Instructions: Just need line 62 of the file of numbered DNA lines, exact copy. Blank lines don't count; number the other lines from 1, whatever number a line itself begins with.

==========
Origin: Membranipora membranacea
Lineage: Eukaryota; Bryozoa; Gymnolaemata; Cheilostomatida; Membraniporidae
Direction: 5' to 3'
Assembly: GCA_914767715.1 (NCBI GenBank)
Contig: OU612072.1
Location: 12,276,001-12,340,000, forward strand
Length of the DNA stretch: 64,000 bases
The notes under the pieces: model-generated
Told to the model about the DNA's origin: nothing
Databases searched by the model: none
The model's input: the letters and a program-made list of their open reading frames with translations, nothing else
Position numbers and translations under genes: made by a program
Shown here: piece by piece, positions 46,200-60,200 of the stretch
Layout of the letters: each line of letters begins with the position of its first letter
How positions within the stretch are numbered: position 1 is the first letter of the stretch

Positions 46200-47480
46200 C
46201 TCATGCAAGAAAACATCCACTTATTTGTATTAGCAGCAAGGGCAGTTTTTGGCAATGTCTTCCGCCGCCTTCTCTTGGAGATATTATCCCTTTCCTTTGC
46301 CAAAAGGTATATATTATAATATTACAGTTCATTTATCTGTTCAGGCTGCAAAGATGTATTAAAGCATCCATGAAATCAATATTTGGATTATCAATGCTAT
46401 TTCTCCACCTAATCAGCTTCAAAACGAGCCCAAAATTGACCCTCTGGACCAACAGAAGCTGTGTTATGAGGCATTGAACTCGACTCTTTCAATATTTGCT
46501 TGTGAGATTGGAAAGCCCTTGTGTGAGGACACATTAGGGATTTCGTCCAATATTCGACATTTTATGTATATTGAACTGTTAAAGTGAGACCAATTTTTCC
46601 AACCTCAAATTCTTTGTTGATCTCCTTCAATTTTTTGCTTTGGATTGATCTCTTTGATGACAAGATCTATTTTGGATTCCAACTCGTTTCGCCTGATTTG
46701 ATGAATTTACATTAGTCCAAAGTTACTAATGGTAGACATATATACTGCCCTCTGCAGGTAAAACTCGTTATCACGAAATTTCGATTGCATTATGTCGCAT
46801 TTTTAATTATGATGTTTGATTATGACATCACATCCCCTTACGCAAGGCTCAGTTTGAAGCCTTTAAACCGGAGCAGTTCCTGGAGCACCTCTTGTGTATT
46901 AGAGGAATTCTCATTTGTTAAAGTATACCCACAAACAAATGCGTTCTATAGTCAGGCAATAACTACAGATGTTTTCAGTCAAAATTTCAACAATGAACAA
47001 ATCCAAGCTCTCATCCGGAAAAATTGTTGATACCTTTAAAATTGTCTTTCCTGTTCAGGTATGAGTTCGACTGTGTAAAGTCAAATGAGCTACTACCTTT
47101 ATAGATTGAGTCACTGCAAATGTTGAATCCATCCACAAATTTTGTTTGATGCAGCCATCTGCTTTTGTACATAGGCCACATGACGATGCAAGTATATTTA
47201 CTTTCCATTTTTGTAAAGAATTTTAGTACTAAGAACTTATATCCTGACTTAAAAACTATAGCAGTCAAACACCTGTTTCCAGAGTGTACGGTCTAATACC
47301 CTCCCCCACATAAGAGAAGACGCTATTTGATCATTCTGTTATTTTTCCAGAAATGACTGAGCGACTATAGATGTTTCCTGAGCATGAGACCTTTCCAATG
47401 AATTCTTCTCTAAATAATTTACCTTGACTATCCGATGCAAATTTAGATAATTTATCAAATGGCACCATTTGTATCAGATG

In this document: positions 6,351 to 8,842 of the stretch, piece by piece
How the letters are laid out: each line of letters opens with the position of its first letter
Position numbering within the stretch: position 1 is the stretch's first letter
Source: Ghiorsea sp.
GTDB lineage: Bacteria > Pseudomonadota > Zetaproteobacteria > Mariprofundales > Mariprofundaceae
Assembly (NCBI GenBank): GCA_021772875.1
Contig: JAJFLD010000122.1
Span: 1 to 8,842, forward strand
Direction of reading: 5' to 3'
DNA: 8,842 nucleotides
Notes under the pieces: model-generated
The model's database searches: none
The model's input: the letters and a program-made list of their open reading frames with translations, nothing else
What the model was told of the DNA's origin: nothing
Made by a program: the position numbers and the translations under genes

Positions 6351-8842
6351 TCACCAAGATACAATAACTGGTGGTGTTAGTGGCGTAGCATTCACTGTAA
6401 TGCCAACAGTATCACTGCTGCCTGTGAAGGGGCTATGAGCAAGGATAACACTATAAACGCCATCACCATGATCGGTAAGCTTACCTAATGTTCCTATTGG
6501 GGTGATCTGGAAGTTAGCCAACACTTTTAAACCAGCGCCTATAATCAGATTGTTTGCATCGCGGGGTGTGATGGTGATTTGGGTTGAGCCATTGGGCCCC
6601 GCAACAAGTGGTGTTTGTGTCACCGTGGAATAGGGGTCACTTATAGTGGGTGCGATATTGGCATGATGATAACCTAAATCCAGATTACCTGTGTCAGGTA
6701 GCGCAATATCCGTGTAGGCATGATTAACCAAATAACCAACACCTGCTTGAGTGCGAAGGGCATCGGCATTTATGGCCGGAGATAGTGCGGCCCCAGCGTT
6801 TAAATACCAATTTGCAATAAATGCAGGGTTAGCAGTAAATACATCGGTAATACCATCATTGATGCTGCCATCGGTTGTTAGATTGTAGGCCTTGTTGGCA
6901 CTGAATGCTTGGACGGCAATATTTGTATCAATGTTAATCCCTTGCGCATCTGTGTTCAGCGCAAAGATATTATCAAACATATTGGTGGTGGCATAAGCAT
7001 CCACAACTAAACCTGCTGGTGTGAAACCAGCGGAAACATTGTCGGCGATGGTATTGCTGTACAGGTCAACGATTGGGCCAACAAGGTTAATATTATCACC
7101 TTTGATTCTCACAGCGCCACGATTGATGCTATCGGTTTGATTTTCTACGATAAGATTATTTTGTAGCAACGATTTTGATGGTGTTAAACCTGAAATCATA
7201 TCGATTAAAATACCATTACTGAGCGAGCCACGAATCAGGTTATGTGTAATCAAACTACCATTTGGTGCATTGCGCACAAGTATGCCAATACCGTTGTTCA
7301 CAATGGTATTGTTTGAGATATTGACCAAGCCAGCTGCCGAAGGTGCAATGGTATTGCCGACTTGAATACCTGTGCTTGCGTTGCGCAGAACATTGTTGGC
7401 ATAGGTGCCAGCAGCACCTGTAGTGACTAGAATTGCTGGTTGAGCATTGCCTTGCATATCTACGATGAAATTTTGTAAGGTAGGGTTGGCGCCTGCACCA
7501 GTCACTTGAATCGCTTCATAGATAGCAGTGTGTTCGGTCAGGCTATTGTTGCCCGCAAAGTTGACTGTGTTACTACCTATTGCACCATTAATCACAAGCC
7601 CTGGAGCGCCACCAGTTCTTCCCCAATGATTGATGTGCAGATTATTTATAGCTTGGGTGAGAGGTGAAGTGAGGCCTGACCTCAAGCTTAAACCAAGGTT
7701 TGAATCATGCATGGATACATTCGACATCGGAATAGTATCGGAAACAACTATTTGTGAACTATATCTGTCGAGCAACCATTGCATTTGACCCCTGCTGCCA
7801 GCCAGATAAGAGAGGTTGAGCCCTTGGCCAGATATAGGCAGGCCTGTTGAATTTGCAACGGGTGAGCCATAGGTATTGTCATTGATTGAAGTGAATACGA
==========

7801 GCCAGATAAGAGAGGTTGAGCCCTTGGCCAGATATAGGCAGGCCTGTTGAATTTGCAACGGGTGAGCCATAGGTATTGTCATTGATTGAAGTGAATACGA